Strong Men Behind Makassar Reclamation

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  • TEMPO.CO, JakartaThe extraction of sand for the reclamation of Makassar New Port threatens the livelihoods of fishermen. Matters will get worse after the omnibus law is passed.

    THE conflict over the extraction of sand around Kodingareng Lompo Island, South Sulawesi, illustrates a classic development problem that often sidelines the poorest in our society. The local government has failed to defend the interests of the fishermen who for decades have earned a living from the area.

    The large-scale extraction of sand has disrupted the livelihoods of hundreds of fishermen around the islands and coastline of Makassar. It has been taking place in the Spermonde Block, in the sea west of South Sulawesi since the beginning of February. Three times a day, a 24,000 cubic meter capacity ship transports sand away. As a result, the seawater becomes muddy, while the sound of the machines that suck up the sand has driven the fish away.

    The sand is being used for the reclamation of land for Makassar New Port. The government began planning the 1,428-hectare project since 2013. Three years later, President Joko Widodo added it to the national strategic program. It has been proclaimed as the future largest port in eastern Indonesia. The second phase of the construction began at the beginning of this year.

    The South Sulawesi government chose the easiest and cheapest way to obtain the sand needed for the reclamation. It is being taken from the waters around Kodingareng Island, which is home to around 5,000 people. Naturally, the amount of fish caught in the area fell drastically after the dredging started. Locals protested by organizing a series of demonstrations starting in June.

    As in other places, the demonstrations were confronted by state violence. The police questioned three people from Kodingareng in relation to strange charges. The three were accused of being in breach of article 25 of Law No. 7/2011 on the national currency. This was because they had torn up envelopes containing money given to them by the sand extraction contractor. The police also arrested three islanders who demonstrated on Saturday, September 12.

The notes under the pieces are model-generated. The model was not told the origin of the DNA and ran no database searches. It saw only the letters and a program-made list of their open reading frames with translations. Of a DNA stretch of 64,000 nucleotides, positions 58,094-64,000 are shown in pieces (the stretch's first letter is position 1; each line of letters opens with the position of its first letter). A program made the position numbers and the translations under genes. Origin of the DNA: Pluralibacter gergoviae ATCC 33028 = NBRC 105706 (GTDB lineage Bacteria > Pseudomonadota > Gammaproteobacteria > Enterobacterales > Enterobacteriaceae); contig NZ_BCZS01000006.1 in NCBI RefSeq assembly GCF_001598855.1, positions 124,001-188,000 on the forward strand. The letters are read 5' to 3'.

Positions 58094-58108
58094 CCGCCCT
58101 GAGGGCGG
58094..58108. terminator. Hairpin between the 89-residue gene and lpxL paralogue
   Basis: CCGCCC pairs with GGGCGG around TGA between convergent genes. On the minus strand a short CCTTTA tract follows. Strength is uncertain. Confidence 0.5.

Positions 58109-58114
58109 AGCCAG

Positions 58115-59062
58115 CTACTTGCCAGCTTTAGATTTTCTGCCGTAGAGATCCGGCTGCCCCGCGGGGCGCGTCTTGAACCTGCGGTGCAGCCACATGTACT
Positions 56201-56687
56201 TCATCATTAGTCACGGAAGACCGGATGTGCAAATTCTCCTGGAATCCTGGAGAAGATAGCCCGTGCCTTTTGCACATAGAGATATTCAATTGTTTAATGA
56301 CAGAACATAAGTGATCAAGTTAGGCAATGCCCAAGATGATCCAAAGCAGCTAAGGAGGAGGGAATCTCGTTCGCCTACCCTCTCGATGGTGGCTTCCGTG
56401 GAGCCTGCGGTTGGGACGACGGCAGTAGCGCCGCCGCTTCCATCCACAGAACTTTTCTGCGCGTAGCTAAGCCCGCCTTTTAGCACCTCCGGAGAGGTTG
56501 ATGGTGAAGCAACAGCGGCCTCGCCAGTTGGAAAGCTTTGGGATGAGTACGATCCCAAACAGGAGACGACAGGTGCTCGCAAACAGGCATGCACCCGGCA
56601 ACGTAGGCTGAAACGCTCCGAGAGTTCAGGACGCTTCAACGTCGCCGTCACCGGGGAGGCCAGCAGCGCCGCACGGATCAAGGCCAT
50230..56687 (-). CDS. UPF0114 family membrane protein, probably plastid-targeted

Two of the companies holding sand dredging permits are owned by people who are close to South Sulawesi Governor Nurdin Abdullah. These two companies had only been established a few months when they were awarded permits to extract sand from an area of almost 13,000 hectares wide. According to locals, the authorities did not tell them about the plan to extract the sand before it started.

    Ironically, those who came to power as a result of a democratic process - as often happens in other places in this country - find themselves opposing the people. The usual jargon is being used: in the name of development. As well as moving local people away from the places where they seek their livelihoods, the arbitrary dredging of sand in Takalar will damage the maritime ecosystem, especially if it is carried out by inexperienced companies.

    The two companies in Makassar that are believed to include people close to the governor, should have only been awarded extraction permits after completing an environmental impact analysis. While completing this document, there is an obligation to inform the public and to calculate the risks of the extraction on the balance of the ecosystem. These companies obtained these documents extremely quickly, in much less time than is usually the case.

    The conflict in Makassar is only one example in Indonesia. The same problem will occur time and time again if the clause requiring an environmental impact analysis is removed from the omnibus law that is currently being rushed through the House of Representatives. There are concerns that environmental damage as a result of "development activities" such as the arbitrary sand extraction in Makassar, will only increase.

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